Walking on at Gonzaga was a wonderful decision for me. I was not a highly recruited student athlete so having the opportunity to play at the Division 1 level was exciting.
As far as being a walk on, I was treated the same as the other players and given every opportunity to succeed. There were a number of players who walked on and went on to play a lot of minutes and had high levels of success. Being treated fairly within the program fostered great relationships amongst the other players. The year I redshirted Jarrod Davis, Matt Stanford, Geoff Goss and I all did not have scholarships. Jamie Dudley had recently been given a scholarship, but did not have a scholarship the prior year. Every year I played at Gonzaga I was not the only walk-on there were many of us. I believe they even had an article about it in the Spokesman Review when I was a Sophomore or a Junior. The only advice I would give student athletes that were walk-ons would be that Gonzaga is a great place for an education and you will be treated fairly and given a chance to succeed, grow, and play.
As far as learning from my experience as a walk-on, I never really thought of my experience in those terms. I think back as a member of the basketball program only because there was no real difference in the way we were treated whether we were walk-ons or scholarship athletes.
As a member of the team I learned quite a few things that I have taken into my personal and professional life. The two most important were 1) How to compete. I was not prepared as a 17 year old freshman to compete at this level of competition when I arrived on campus. I had to learn how to compete just to maintain a spot on the team. I was not the most gifted athlete. Being competitive and tougher-minded are things that I took away from my experience with the Zags.
2) Understanding my role on the team was the other important lesson. Being a member of the Gonzaga Basketball team was a wonderful experience. Coach Fitzgerald, Monson, Few, and Grier gave me a chance to fulfill a dream and to build lasting relationships with my teammates. My role was not to be the star or to even score a lot of points. My role was to be a good teammate, work hard in practice, and to give other players a rest when I was given an opportunity to play. I understood my role and took it very seriously. Because I understood my role I now am able to work well in a team environment in my career after basketball. I use my experiences and things that happened at Gonzaga everyday in my business life. Coaches talk about teaching now almost as a cliche, but I can tell you that I would not be as good in my professional life if the coaches had not pushed, disciplined, taught, and held me to a standard that has come to be expected at Gonzaga. I learned many things at Gonzaga, but what I learned from my coaches was easily the most useful lessons I learned at Gonzaga.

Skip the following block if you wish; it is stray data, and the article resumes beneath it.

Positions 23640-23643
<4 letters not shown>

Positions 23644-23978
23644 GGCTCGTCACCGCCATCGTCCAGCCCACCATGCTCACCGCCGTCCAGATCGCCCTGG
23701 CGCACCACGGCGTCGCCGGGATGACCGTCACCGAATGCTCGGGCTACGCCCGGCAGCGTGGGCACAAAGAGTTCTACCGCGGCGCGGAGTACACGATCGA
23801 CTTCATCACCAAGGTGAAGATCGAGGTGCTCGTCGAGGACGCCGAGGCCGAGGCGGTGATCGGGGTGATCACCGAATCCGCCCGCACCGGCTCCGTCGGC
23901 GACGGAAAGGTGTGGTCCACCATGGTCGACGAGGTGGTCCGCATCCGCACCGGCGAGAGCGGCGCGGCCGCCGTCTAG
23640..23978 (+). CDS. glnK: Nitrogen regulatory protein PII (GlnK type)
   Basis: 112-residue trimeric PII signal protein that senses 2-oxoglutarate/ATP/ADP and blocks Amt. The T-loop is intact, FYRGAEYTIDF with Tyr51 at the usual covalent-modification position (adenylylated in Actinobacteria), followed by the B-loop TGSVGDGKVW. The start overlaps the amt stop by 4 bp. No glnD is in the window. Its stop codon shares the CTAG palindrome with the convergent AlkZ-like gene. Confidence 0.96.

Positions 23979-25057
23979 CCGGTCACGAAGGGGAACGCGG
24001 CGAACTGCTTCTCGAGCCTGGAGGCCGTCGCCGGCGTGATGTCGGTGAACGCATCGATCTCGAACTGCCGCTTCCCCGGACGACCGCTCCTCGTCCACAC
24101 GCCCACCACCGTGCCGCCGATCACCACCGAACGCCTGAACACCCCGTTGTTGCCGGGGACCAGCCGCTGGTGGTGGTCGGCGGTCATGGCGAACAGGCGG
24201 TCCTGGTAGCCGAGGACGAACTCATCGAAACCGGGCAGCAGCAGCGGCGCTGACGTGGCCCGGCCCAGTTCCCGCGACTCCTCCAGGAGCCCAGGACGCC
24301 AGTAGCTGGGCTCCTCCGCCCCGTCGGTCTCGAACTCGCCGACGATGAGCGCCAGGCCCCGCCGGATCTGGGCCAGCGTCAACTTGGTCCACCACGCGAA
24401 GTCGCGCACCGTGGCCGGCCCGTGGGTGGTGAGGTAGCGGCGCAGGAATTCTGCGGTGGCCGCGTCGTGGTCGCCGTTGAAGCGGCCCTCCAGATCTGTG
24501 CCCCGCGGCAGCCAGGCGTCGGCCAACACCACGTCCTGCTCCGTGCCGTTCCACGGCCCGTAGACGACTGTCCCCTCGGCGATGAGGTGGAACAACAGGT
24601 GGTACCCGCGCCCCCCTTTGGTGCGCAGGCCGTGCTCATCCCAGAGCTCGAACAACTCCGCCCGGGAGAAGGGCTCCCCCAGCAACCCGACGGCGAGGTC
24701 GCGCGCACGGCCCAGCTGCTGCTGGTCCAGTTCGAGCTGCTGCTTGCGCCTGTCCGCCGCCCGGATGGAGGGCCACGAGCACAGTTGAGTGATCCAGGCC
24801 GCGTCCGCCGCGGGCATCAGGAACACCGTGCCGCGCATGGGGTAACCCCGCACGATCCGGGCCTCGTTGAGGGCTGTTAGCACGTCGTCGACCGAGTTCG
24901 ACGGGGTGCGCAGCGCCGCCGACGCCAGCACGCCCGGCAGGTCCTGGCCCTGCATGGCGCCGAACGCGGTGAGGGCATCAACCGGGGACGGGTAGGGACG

The Wall family has quite a legacy at Gonzaga. My Mother, Father, and Aunt attended the university. My uncle taught Biology at Gonzaga (Dr. Barry). My Sister is a graduate of the class of 96 and my brother will be graduating in the class of 04. Obviously, my parents believe in the education you receive at Gonzaga. Because I was a walk-on and I was not given a "free" education. But my parents gave me the opportunity of a lifetime to get an education at Gonzaga and to spend a wonderful time learning and growing without the concern of paying for my education. For that I am very thankful. I also met my wife at Gonzaga and I know that we hope to be able to provide the same opportunity for our children. We have a 3.5 year old son and a son who is due September 26.
As far as the friendships I found at Gonzaga I am very thankful for the many people I met along the way. There were 8 or 9 teammates that I will always maintain close friendships with. I still get together with a few of them a couple of times a year and I speak to a few of them very regularly. I knew when I was at Gonzaga that I had a special group of teammates, but the successes, personally and professionally, that each has had after basketball is a tribute to the character of each of them, their families, and the coaches that we played for.
I did not know Bud Pressley well. I met him on a couple of occasions. He was a coach at a camp that I was playing at as a teenager and he was unbelieveable to watch and play for during the week I spent at camp. By that time in his life he was an assistant or advisor to the UNLV basketball program he was teaching team defense which I believe he was well known for. As far as other stories about Bud Pressley they would all be second hand stories and you would be better off speaking to people who played for him in that era like my father [Marty Wall, Sr., who played for GU in the 1960's). I know many of them would love to share stories about the days of Gonzaga basketball in the Big Sky Conference.
I have been married to Kristen Petro Wall (Class of 94) since May 25, 1997. I have a 3 and 1/2 year olf son, Martin Joseph Wall V, or as we like to call him, Joe. Kristen is due on September 26 and we are expecting a boy. I played on the team from the Fall of 1989 to Spring of 1994 and reshirted my first year. I am currently working for Widmer Brothers Brewing Company in Portland, OR. I started with Widmer in March of 1996 as a brewery representative (sales rep). I am now the Vice President, Sales. I have been the VP Sales since September of 2000. You are aware that my brother is a senior at GU, but he is on the crew team and I believe he is entering his Junior year of eligibility. My sister, Laura, is recently married and living in Seattle. She was in the class of 1996. My parents live in Northern California in a city called Novato where they have resided since 1976. They have been regulars at the Gonzaga events in the Bay Area as long as I can remember.